Scientific Name: Dune Grassland; State Rank: S2
- Community Description
- Soil and Site Characteristics
- Similar Types
- Conservation, Wildlife and Management Considerations
- Characteristic Plants
- Associated Rare Plants
- Associated Rare Animals
- Examples on Conservation Lands You Can Visit
Community Description: These sand dunes are strongly dominated by beach grass, with patches of beach-pea, red raspberry, bristly gooseberry, or poison ivy. In depressions or blowouts, grass cover is replaced by a mat of beach heather, golden heather, little bluestem, and pinweed, punctuated by tufts of reindeer lichens. Beach grass has stout rhizomes that allow it to colonize new places in its shifting substrate. Downeast of Acadia National Park, beach grass may be replaced by the ecologically and morphologically similar Virginia wild rye. Back to top.
Soil and Site Characteristics: Sites occur on coastal sand dunes between the high tide line and back dune marshes abutting uplands; this type is best expressed along the southwest coast. Back to top.
Diagnostics: Grass cover of beach grass or Virginia wild rye, which may include pockets of dwarf shrub - herb vegetation, characterizes these coastal dunes. Back to top.
Similar Types: Rose Maritime Shrublands can occur with these dune grasslands, but are dominated by shrubs rather than herbs. Coastal Beaches often occur on the shoreward margin of Dune Grasslands and are dominated by forbs rather than grasses. Back to top.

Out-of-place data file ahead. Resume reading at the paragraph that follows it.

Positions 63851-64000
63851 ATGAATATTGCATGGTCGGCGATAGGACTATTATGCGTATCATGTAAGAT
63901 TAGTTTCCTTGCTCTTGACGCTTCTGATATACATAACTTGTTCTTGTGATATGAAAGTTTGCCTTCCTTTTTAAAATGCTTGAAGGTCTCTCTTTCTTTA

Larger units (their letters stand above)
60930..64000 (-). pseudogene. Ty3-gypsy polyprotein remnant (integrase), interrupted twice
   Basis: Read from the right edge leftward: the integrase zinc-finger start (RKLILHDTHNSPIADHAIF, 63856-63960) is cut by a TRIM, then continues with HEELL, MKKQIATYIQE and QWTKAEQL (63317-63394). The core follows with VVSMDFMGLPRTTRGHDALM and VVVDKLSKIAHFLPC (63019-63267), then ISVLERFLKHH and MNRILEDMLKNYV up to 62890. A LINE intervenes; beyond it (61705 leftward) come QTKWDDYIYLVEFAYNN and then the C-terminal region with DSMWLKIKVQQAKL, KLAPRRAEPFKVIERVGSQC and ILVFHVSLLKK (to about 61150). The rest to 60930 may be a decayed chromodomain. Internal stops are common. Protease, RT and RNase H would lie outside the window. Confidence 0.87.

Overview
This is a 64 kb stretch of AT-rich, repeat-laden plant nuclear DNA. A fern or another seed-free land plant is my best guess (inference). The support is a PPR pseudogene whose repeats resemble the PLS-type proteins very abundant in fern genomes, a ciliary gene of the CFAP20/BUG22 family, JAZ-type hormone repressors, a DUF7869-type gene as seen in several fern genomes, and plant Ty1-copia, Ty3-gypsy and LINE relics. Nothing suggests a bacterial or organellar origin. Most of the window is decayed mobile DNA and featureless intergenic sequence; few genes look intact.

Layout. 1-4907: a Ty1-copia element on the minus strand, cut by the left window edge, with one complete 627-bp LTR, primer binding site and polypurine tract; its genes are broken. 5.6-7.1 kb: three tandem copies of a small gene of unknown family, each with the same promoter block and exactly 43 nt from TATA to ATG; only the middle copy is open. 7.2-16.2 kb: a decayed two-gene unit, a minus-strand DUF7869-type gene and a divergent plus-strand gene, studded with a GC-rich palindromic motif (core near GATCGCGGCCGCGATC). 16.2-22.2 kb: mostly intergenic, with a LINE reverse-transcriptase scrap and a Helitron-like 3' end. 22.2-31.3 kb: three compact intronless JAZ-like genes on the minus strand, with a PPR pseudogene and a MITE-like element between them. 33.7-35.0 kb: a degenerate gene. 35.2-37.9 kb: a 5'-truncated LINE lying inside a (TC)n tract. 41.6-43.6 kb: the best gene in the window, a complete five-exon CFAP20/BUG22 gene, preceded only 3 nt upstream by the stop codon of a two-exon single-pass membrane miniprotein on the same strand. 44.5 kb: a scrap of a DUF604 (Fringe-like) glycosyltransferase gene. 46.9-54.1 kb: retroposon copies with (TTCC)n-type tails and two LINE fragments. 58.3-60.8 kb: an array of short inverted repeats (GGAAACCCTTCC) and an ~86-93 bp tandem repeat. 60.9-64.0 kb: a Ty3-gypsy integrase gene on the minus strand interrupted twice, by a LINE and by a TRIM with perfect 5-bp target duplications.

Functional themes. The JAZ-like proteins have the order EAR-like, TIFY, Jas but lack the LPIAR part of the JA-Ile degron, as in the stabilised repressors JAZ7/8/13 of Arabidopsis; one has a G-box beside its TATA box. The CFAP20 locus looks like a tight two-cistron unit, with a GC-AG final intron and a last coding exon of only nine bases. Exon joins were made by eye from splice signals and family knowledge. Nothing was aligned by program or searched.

Conservation, Wildlife and Management Considerations: Beach dune systems along Maine's southwest coast have been reduced in extent by development. The intact dune systems that remain are almost all in public or private conservation ownership. Even with this protection, however, dunes are subject to degradation from uncontrolled recreational use. Even light foot traffic can initiate blowouts that will persist for years. Attempts over the last decade to educate people about the importance of staying out of dune areas are helping, but constant vigilance will be required in the face of increasing beach use. The prospect of sea level rise may also put these systems at greater risk.
Dune grasslands and adjacent upper beaches are critical breeding habitat for two species of endangered shorebirds: least terns and piping plovers. Nesting habitat for these birds has been reduced by human use of beaches, and the known nesting sites in Maine are carefully monitored. Other ground nesting bird species that may utilize these habitats include laughing gulls and short-eared owls. Back to top.
Distribution: Mostly southwest of Merrymeeting Bay, occasionally eastward; extends southward along the Atlantic Coast to New Jersey. Landscape Pattern: Small Patch, linear. Back to top.
- Bristly gooseberry
- Red raspberry
- Dwarf Shrub
- Beach heather*
- Beach grass*
- Little bluestem*
- Virginia wild rye*
- Laughing gull
- Least tern
- Piping plover
- Short-eared owl
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